A database transaction is a transaction process that comprises of a unit of work which is performed with a database through database management system. Each transaction is treated in a reliable and coherent way independent of other transactions. A database transaction must be atomic, consistent, isolated and durable, i.e., it must follow the ACID property. It must follow a simple logic of “All or nothing” which means each unit of work must either have completed working fully on the database or should have no effect on the database. Also each transaction must be isolated from the other transactions.
In SQL we have the distributed transactions, transactional file systems, managing database transactions, etc. In this the transactional property is invoked inherently, i.e., as soon as one transaction ends, another gets started automatically.
It works like this: Before calling a view function, Django starts a transaction. If the response is produced without problems, Django commits the transaction. If the view produces an exception, Django rolls back the transaction.
Transactions in a database environment have two main purposes:
1. The first one is to provide reliable units of work that allow correct recovery from the failures and keep the database consistent even in cases of system failures. This is so because when any execution stops (completely or partially), many other operations upon a database which were related to that execution remains incomplete, i.e., with unclear status.
2. The second one is to provide isolation between the programs which are accessing the database concurrently. If this isolation is not provided, the outcome of the program would be possibly erroneous.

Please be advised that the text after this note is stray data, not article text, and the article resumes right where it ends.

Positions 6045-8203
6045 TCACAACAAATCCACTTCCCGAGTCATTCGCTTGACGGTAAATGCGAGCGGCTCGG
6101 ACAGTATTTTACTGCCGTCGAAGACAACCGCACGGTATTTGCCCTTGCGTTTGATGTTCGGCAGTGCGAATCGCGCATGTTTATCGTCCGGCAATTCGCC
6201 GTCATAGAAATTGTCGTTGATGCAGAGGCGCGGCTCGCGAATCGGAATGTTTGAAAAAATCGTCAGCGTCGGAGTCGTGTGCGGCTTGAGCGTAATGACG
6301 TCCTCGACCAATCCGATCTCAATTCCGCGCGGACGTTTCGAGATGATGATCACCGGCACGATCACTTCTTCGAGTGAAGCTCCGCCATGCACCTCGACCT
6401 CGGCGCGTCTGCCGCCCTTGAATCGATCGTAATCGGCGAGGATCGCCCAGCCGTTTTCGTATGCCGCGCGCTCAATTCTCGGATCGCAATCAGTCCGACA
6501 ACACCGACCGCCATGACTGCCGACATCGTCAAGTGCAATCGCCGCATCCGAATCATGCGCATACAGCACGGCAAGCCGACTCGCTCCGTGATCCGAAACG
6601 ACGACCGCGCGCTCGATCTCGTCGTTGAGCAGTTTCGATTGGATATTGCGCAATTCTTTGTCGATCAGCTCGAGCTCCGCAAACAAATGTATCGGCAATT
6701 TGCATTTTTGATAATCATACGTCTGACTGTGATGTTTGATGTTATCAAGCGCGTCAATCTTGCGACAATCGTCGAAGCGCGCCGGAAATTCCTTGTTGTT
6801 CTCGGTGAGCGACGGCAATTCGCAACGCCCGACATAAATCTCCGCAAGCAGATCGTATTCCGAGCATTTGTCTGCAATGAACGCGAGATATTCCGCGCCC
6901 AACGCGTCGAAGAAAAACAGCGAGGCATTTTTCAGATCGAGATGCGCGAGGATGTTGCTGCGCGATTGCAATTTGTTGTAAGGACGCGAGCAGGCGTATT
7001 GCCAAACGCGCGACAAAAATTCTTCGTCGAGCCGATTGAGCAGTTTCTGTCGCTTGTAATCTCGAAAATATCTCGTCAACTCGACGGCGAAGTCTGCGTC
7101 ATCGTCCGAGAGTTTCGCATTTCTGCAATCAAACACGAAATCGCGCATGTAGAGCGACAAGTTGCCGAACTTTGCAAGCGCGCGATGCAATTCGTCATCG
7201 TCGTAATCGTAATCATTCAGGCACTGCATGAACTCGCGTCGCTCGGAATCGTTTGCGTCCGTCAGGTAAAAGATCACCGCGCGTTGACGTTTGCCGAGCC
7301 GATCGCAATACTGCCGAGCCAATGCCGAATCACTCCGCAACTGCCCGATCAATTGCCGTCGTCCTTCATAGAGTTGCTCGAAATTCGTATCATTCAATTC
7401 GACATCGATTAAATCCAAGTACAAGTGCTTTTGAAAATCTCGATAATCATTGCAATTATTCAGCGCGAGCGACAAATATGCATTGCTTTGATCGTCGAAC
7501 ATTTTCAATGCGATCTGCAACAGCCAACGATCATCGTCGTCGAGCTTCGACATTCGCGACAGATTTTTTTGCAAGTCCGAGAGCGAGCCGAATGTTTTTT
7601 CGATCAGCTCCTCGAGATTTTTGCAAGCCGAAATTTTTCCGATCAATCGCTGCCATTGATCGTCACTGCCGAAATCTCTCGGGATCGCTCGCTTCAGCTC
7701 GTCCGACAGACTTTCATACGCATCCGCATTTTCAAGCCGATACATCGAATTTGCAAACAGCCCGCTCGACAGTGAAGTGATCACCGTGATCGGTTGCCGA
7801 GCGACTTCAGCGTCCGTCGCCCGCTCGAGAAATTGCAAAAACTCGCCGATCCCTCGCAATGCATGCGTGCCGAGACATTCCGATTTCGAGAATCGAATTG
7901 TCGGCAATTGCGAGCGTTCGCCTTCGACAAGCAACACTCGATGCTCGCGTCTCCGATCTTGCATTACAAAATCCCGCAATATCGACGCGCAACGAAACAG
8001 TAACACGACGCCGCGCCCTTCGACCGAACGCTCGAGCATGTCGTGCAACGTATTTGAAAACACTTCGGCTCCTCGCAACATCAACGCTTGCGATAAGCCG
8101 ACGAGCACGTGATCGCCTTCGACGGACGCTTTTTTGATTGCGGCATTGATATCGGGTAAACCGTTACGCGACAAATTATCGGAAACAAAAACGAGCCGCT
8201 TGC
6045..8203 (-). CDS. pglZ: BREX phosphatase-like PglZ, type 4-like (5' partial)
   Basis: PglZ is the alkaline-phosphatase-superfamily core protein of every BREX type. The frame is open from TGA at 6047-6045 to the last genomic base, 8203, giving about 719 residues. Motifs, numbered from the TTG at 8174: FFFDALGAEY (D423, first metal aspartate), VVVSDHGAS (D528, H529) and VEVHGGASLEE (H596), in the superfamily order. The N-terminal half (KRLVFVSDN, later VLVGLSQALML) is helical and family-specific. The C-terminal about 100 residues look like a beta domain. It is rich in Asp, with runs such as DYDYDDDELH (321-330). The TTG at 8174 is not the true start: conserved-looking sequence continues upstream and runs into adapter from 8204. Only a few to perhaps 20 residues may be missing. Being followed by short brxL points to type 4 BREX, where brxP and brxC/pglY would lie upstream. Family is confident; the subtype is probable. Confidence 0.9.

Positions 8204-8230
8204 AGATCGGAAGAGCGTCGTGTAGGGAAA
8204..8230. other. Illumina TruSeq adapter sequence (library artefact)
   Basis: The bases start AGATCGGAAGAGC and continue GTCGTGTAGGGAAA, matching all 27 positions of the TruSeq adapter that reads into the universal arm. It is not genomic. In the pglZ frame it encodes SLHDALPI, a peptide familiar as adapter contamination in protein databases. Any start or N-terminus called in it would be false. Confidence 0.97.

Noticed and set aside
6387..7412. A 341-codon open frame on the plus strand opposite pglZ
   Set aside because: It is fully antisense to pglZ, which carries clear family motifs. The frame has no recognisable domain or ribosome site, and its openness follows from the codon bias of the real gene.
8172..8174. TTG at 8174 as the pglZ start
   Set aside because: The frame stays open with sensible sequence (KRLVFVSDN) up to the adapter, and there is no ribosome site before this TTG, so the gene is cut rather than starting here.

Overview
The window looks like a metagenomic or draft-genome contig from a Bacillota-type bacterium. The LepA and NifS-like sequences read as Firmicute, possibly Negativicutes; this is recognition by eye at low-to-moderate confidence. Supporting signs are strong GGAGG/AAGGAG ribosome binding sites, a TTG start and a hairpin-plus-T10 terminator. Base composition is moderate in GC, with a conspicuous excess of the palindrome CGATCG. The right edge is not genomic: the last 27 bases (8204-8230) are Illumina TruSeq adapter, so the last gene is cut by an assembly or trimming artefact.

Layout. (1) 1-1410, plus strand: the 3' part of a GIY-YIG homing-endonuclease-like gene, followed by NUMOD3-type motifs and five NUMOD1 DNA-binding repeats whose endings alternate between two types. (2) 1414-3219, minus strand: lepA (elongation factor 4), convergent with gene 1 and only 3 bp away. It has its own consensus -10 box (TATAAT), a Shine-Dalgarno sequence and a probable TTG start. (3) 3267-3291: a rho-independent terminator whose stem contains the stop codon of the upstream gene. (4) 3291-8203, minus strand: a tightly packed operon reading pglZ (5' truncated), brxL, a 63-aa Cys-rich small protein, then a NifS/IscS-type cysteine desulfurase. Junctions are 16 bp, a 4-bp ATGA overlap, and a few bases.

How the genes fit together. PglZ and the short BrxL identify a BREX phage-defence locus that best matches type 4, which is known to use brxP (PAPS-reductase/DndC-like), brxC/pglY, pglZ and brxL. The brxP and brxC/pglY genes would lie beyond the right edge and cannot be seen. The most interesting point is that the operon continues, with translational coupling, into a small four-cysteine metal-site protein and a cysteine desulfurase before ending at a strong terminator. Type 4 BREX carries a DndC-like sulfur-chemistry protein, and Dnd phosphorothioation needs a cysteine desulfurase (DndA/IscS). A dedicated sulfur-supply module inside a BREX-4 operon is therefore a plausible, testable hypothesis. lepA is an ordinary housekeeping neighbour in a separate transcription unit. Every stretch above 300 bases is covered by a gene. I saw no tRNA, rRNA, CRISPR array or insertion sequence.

Django’s default transaction behavior
Django’s default behavior is to run in auto-commit mode. Each query is immediately committed to the database.
See below for details:
Django uses transactions or save points automatically to guarantee the integrity of Operational Risk Management (ORM) operations that require multiple queries, especially the DELETE and UPDATE queries.
Changes in Django 1.6:
Previous version of Django featured a more complicated default behavior.
Django gives you a few ways to control how database transactions are managed, if you’re using a database that supports transactions.
Django’s default behavior is to run with an open transaction which it commits automatically when any built-in, data-altering model function is called. For example, if you call model.save() or model.delete(), the change will be committed immediately.
This is much like the auto-commit setting for most databases. As soon as you perform an action that needs to write to the database, Django produces the INSERT / UPDATE / DELETE statements and then does the COMMIT. There is no implicit ROLLBACK.
The recommended way to handle transactions in Web requests is to tie them to the request and response phases via Django’s Transaction Middleware.